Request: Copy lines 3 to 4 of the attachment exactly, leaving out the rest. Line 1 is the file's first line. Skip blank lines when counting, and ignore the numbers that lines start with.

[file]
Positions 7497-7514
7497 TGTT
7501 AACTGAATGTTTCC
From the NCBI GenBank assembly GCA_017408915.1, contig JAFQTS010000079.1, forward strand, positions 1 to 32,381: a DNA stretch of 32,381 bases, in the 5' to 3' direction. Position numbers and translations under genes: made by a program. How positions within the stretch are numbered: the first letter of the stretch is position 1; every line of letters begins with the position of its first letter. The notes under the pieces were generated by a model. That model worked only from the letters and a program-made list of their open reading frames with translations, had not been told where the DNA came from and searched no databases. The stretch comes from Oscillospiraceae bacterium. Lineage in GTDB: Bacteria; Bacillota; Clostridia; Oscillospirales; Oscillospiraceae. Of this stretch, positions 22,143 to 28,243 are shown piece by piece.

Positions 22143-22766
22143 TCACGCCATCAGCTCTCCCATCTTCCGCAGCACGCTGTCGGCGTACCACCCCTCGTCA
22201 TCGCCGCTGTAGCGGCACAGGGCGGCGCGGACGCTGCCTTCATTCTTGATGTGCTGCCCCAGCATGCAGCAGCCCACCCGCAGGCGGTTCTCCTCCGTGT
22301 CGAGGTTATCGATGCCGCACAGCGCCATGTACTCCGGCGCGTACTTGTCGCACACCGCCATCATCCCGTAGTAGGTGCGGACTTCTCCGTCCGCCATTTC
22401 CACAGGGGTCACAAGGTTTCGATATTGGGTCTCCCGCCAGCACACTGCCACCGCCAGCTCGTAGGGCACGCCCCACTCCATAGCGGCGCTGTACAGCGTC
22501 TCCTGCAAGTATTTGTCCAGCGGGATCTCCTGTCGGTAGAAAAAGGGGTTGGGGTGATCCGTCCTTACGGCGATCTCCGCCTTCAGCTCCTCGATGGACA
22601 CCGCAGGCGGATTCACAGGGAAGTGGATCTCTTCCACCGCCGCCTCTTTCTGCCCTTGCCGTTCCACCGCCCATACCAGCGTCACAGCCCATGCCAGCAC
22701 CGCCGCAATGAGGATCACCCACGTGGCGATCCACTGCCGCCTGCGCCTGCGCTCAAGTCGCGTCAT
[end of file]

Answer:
7501 AACTGAATGTTTCC
From the NCBI GenBank assembly GCA_017408915.1, contig JAFQTS010000079.1, forward strand, positions 1 to 32,381: a DNA stretch of 32,381 bases, in the 5' to 3' direction. Position numbers and translations under genes: made by a program. How positions within the stretch are numbered: the first letter of the stretch is position 1; every line of letters begins with the position of its first letter. The notes under the pieces were generated by a model. That model worked only from the letters and a program-made list of their open reading frames with translations, had not been told where the DNA came from and searched no databases. The stretch comes from Oscillospiraceae bacterium. Lineage in GTDB: Bacteria; Bacillota; Clostridia; Oscillospirales; Oscillospiraceae. Of this stretch, positions 22,143 to 28,243 are shown piece by piece.